• For instance, “The new management team pushed out the old executives.”
  • In a story about corporate politics, a character might say, “They’re trying to push me out of my job.”
  • A person discussing a hostile work environment might say, “They’re trying to push her out of the company by giving her impossible tasks.”

18. Throw out

To remove or dispose of someone or something, often because they are no longer wanted or needed.

  • For example, “I had to throw out all the expired food from my fridge.”
  • In a conversation about decluttering, someone might say, “I’m going to throw out all these old clothes.”
  • A person might mention, “They threw me out of the party because I was causing trouble.”

19. Show the door

To ask or tell someone to leave a place or position, often in a rude or abrupt manner.

  • For instance, “The boss showed him the door after he made a mistake.”
  • In a discussion about a breakup, someone might say, “She showed him the door when she found out he cheated.”
  • A person might mention, “They showed me the door when they found out I was leaking company secrets.”

20. Send packing

To force someone to leave a place or position, often in a quick or abrupt manner.

  • For example, “The landlord sent the noisy tenants packing.”
  • In a conversation about dealing with difficult people, someone might say, “I had to send my toxic friend packing.”
  • A person might mention, “They sent me packing when they realized I wasn’t qualified for the job.”

21. Boot

To “boot” someone means to forcefully remove or expel them from a place or position. It is often used to describe being evicted or fired.

  • For example, “The landlord booted the tenants for not paying rent.”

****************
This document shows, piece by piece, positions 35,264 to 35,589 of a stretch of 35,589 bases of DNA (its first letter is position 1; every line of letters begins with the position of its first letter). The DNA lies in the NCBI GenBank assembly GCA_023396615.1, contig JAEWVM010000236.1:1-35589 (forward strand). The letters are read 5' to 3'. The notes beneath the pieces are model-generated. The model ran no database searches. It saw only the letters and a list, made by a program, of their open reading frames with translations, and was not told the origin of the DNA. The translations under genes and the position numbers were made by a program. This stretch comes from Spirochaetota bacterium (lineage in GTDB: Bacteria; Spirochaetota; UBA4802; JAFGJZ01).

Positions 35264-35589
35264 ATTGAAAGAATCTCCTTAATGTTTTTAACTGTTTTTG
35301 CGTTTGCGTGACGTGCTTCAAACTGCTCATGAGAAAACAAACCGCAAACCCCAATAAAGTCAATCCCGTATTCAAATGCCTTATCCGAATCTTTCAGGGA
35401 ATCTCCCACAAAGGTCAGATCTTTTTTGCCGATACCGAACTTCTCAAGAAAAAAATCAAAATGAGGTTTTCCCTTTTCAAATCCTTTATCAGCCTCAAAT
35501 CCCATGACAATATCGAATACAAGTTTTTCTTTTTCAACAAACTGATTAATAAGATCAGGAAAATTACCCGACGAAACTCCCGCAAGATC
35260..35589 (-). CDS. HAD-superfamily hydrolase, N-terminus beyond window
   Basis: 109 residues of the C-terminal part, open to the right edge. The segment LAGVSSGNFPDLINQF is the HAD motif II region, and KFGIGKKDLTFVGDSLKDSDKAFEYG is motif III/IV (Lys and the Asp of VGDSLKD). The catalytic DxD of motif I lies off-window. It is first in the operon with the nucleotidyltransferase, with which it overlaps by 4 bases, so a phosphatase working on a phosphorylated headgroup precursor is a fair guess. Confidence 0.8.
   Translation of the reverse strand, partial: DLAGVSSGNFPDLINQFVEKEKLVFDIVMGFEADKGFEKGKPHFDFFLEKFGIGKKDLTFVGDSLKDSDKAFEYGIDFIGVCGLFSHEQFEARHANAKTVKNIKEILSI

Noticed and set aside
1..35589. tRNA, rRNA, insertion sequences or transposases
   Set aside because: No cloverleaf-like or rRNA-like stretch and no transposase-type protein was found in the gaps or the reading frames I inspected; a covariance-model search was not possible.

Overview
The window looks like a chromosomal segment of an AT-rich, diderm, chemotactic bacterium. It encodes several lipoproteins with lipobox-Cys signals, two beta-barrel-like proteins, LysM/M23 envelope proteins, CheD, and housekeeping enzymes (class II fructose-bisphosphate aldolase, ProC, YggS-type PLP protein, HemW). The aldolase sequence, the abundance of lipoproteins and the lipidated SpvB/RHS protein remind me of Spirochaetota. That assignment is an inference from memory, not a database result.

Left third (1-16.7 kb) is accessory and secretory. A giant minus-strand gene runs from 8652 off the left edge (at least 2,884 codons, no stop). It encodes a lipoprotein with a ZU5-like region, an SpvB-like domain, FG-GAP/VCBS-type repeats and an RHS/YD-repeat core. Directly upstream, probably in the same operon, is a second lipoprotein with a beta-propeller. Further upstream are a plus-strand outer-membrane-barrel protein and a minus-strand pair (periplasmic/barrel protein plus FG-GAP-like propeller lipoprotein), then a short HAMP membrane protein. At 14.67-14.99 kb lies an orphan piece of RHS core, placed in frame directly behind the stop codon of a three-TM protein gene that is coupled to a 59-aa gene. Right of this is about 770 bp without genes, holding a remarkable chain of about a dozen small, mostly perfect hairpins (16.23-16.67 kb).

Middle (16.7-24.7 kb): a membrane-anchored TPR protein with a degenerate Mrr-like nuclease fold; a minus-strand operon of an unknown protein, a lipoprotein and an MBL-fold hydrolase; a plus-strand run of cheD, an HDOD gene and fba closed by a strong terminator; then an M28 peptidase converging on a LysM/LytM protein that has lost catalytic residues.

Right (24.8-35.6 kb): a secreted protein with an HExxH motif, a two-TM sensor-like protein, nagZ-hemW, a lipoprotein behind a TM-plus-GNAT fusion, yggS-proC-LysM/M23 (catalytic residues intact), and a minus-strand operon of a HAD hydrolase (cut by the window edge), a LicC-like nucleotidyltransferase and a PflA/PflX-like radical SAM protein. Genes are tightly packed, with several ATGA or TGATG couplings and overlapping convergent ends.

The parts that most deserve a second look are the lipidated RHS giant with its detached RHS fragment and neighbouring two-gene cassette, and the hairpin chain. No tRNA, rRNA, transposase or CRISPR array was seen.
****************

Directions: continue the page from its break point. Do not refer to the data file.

• In a conversation about a job, someone might say, “I got booted from my last position for making a mistake.”
  • A person discussing a breakup might say, “He finally booted his toxic ex out of his life.”

22. Dispossess

To “dispossess” someone means to take away their possessions or property, often forcefully or unlawfully.

  • For instance, “The government dispossessed the indigenous people of their land.”
  • In a discussion about gentrification, someone might say, “Communities are being dispossessed of their homes due to rising property prices.”
  • A person discussing a legal case might say, “The court ruled to dispossess the defendant of their assets.”

23. Dislocate

To “dislocate” something means to move it from its usual or proper place.

  • For example, “He dislocated his shoulder during the football game.”
  • In a conversation about a furniture arrangement, someone might say, “I need to dislocate the sofa to make room for the new bookshelf.”
  • A person discussing a joint injury might say, “I dislocated my knee while skiing.”

24. Disinherit

To “disinherit” someone means to exclude them from inheriting property or assets, usually by legal means.

  • For instance, “She was disinherited by her parents after she married against their wishes.”
  • In a discussion about wills, someone might say, “He threatened to disinherit his children if they didn’t meet certain conditions.”
  • A person discussing a family feud might say, “The siblings are in a bitter dispute over their father’s decision to disinherit one of them.”

25. Exile

To “exile” someone means to force them to leave their country or homeland, often as a punishment or result of political circumstances.

  • For example, “The dictator exiled his political opponents to remote islands.”